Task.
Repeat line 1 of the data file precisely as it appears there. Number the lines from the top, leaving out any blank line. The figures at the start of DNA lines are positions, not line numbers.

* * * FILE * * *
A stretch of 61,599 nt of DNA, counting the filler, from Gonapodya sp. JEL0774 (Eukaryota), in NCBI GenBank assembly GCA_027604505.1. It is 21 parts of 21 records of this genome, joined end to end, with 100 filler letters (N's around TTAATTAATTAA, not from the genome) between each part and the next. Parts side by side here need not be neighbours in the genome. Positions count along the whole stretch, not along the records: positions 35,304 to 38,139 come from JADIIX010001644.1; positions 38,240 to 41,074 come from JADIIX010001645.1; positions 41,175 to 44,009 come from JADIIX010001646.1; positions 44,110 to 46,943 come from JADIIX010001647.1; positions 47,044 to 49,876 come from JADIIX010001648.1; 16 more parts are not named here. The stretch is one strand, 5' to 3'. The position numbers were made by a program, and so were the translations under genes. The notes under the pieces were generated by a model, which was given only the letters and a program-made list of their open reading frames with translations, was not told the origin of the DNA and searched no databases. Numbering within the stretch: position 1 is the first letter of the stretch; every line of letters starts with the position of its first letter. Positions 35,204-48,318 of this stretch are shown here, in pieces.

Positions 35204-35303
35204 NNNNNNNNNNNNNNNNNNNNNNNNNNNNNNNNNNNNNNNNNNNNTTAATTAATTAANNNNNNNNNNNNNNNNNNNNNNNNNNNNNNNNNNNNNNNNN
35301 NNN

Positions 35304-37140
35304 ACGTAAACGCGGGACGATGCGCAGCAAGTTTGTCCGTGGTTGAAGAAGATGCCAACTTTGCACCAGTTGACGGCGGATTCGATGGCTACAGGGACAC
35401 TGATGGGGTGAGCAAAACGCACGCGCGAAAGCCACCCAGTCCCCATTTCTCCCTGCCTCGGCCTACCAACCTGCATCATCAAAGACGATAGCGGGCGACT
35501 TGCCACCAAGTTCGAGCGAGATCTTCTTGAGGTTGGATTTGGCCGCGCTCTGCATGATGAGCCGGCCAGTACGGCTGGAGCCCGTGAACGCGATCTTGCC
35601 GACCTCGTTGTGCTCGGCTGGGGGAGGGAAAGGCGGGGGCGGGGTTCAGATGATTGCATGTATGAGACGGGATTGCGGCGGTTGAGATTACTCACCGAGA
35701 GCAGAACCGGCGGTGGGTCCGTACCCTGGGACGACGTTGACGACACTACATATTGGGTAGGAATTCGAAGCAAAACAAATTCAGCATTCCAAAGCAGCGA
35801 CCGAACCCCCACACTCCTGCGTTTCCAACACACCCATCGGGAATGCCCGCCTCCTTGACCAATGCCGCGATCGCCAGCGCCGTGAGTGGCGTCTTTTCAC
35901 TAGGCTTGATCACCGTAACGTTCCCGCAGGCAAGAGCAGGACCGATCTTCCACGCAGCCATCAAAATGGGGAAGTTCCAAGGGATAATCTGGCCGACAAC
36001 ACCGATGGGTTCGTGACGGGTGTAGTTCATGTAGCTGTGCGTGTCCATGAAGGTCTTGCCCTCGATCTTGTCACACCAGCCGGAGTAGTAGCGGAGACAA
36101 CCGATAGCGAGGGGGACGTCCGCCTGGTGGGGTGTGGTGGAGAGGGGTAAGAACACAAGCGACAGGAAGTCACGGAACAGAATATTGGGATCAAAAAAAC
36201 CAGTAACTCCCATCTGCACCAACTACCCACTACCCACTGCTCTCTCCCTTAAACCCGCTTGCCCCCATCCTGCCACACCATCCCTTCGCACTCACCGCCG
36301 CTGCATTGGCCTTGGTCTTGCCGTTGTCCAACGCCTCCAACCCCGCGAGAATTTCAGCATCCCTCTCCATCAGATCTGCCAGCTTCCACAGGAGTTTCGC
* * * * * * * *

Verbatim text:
A stretch of 61,599 nt of DNA, counting the filler, from Gonapodya sp. JEL0774 (Eukaryota), in NCBI GenBank assembly GCA_027604505.1. It is 21 parts of 21 records of this genome, joined end to end, with 100 filler letters (N's around TTAATTAATTAA, not from the genome) between each part and the next. Parts side by side here need not be neighbours in the genome. Positions count along the whole stretch, not along the records: positions 35,304 to 38,139 come from JADIIX010001644.1; positions 38,240 to 41,074 come from JADIIX010001645.1; positions 41,175 to 44,009 come from JADIIX010001646.1; positions 44,110 to 46,943 come from JADIIX010001647.1; positions 47,044 to 49,876 come from JADIIX010001648.1; 16 more parts are not named here. The stretch is one strand, 5' to 3'. The position numbers were made by a program, and so were the translations under genes. The notes under the pieces were generated by a model, which was given only the letters and a program-made list of their open reading frames with translations, was not told the origin of the DNA and searched no databases. Numbering within the stretch: position 1 is the first letter of the stretch; every line of letters starts with the position of its first letter. Positions 35,204-48,318 of this stretch are shown here, in pieces.